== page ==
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2013년 9월 28일 토요일

Assessment of Magnetic Resonance Imaging in the diagnosis of lumbar spine foraminal stenosis -A surgeon's perspective

Detailed review


*Title: Assessment of Magnetic Resonance Imaging in the diagnosis of lumbar spine foraminal stenosis -A surgeon's perspective

요추 추간공 협착증 진단에서의 MRI의 측정 -외과의의 관점

*Author: Naftaly Attias, MD, Anne Hayman, MD, John A. Hipp, PhDz Philip Noble, PhD,
and Stephen I. Esses, MD




Study Design: A 2-part cadaveric study


Introduction:
1. Lumbar spine foraminal stenosis (LSFS) incidence >> 8% ~ 11%

2. Limitations of MRI itself for the diagnosis of LSFS

3. Not well understood about the effect of the variability on assessing LSFS
   1) Various Techniques
   2) Various Observers

4. No control over the final quality, or quantity of images provided to the surgeons

5. Glenn's words for size of a lesion in spine
   >> 1) normal, 2) slight, 3) mild, 4)moderate, 5) sever

6. Wildermuth et al's semi-quantitative classification system for grading LSFS
   1) On the basis of 'Open' MRI findings
   2) Grade 0 >> foramina without pathology
   3) Grade 1 >> slight foraminal stenosis
   4) Grade 2 >> marked foraminal stenosis
   5) Grade 3 >> advanced stenosis

7. About this study
   1) 2-part study to investigate the use of MRI in diagnosing LSFS
     Take MRIs of 3 cadavers in 3 centers, 8 spine surgeons to assess
       >> Reliability of Wildermuth semiquantitative classification system
       >> Variability in MRI examinations carried out in different institutions
     Compare MRI measurements vs. cadaveric slices to assess
       >> Differences between measurements from MRI vs. cadaveric specimens


Methods:
1. Fresh, frozen human lumbar spines (3 cadavers)
2. Examined with 3 different clinical MRI systems
3. Graded foramina by 8 surgeons on the basis of Wildermuth semiquantitative way
4. MRI measurements
   1) Foraminal height
   2) Superior foraminal width
   3) Middle foraminal width
   4) Posterior disc height















5. Specimen measurements
   1) Foraminal height
   2) Superior foraminal width
   3) Middle foraminal width


Results, Part 1:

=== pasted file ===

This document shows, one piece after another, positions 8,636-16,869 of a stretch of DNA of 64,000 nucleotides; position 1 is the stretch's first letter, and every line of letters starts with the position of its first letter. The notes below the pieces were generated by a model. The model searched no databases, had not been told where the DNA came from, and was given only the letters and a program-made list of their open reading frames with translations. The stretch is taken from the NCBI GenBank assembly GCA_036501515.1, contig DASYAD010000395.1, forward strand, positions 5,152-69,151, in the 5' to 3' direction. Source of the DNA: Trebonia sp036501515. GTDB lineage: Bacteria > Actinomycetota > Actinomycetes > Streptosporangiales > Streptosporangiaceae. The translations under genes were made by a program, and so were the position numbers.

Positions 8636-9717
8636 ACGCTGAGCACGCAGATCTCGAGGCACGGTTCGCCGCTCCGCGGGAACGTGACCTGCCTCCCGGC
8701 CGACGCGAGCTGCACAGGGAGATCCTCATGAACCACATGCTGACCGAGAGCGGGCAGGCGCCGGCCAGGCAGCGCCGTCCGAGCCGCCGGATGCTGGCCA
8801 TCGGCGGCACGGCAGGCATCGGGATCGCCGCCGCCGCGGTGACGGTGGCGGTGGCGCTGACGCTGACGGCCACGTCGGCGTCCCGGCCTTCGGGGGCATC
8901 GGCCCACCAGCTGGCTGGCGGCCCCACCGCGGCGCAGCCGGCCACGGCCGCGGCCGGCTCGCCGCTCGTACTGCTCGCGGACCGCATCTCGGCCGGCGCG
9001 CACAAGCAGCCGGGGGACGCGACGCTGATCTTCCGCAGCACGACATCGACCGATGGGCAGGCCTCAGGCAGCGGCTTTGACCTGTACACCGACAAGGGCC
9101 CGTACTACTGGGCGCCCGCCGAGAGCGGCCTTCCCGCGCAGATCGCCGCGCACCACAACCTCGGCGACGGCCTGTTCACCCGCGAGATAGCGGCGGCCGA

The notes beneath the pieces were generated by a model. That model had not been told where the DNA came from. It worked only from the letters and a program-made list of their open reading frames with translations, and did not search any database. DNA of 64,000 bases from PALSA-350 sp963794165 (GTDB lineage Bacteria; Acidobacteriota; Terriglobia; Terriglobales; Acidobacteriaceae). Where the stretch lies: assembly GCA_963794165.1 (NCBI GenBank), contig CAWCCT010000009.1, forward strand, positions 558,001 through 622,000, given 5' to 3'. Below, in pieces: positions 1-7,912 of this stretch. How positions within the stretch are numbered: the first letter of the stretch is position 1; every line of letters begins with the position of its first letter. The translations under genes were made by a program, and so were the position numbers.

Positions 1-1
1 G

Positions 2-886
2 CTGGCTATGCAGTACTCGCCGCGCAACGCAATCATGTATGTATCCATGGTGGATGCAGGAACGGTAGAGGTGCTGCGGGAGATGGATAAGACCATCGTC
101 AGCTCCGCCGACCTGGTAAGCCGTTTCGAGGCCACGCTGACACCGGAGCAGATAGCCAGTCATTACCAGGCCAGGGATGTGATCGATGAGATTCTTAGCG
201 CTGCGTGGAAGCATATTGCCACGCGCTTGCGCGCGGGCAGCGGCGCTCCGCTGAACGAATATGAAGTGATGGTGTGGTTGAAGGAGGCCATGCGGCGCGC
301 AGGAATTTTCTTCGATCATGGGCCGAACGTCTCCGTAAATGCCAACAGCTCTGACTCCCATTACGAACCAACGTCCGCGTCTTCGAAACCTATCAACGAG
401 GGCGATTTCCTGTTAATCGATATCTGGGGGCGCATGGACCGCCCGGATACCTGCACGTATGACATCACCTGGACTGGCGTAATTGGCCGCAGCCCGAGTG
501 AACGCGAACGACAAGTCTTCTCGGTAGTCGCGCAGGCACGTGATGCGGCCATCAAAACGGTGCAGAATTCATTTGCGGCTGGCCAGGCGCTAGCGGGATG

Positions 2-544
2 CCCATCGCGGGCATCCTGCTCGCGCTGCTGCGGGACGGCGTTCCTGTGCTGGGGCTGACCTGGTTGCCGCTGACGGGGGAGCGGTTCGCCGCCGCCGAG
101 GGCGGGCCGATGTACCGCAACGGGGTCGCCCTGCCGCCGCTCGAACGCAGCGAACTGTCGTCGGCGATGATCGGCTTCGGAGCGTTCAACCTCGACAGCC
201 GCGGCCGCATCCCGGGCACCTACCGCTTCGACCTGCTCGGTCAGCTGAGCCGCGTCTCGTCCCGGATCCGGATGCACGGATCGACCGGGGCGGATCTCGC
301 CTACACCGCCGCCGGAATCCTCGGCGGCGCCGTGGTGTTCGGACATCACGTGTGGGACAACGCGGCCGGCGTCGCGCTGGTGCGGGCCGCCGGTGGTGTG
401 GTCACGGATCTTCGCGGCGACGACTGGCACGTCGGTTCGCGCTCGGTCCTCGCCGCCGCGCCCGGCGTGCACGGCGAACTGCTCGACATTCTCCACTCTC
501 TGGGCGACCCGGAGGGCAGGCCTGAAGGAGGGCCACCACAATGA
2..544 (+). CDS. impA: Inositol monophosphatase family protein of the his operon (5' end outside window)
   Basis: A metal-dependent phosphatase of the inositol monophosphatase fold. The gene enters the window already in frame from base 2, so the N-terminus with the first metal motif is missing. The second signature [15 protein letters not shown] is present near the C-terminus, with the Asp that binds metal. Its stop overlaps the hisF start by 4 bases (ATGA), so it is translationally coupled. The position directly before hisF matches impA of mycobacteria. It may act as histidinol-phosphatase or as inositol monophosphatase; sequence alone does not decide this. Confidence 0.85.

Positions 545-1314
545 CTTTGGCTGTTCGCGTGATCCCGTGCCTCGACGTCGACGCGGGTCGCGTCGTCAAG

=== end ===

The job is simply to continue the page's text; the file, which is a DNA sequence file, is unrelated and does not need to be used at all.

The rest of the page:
1. 9set MRI scan review/total 72 foramina per one observer

2. Grading
   0) Grade 0 >> 222 foramina (39%)
   1) Grade 1 >> 201 foramina (35%)
   2) Grade 2 >> 127 foramina (22%)
   3) Grade 3 >>  26 foramina (04%)
   4) P = 0.15, nearly significant on the basis of paired t-tests

3. Level of interobserver agreement
   0) k grade 0 >> 0.13
   1) k grade 1 >> -0.01
   2) k grade 2 >> 0.06
   3) k grade 3 >> 0.11
   4) combined >> 0.07
   5) Most observers underestimated LSFS grade as compared with grading specimens.
   6) Preferred Method to assess the foramen >> T1 sagittal sequence


Results, Part 2:
1. MRI measurements
   1) Foraminal height >> 14.78mm (SD 4.53)
   2) Superior foraminal width >> 7.73mm (SD 1.77)
   3) Middle foraminal width >> 3.79mm (SD 1.68)
   4) Posterior disc height >> 5.55mm (SD 1.63)
   5) Correlation between MRI measurements and Actual dimensions in specimens >> Poor

2. Specimen measurements
   1) Measured 24 foramina and Graded according to Wildermuth classification
     Grade 0 >> 8 (33%)
     Grade 1 >> 3 (12%)
     Grade 2 >> 10 (42%)
     Grade 3 >> 3 (12%)

   2) Measurments of foraminal size
     Foraminal height >> 16.12mm (SD -3.11)
     Proximal foraminal width >> 8.99mm (SD -2.43)
     Middle foraminal width >> 4.76mm (SD -2.80)


Conclusion:
The parameters associated with the grade of stenosis assigned to the foramen were as follows: 
(1) the observer doing the grading
(2) the place it was imaged
(3) the location of the foramen.
There was poor correlation between measurements of the foramina carried out on MRI and the specimens.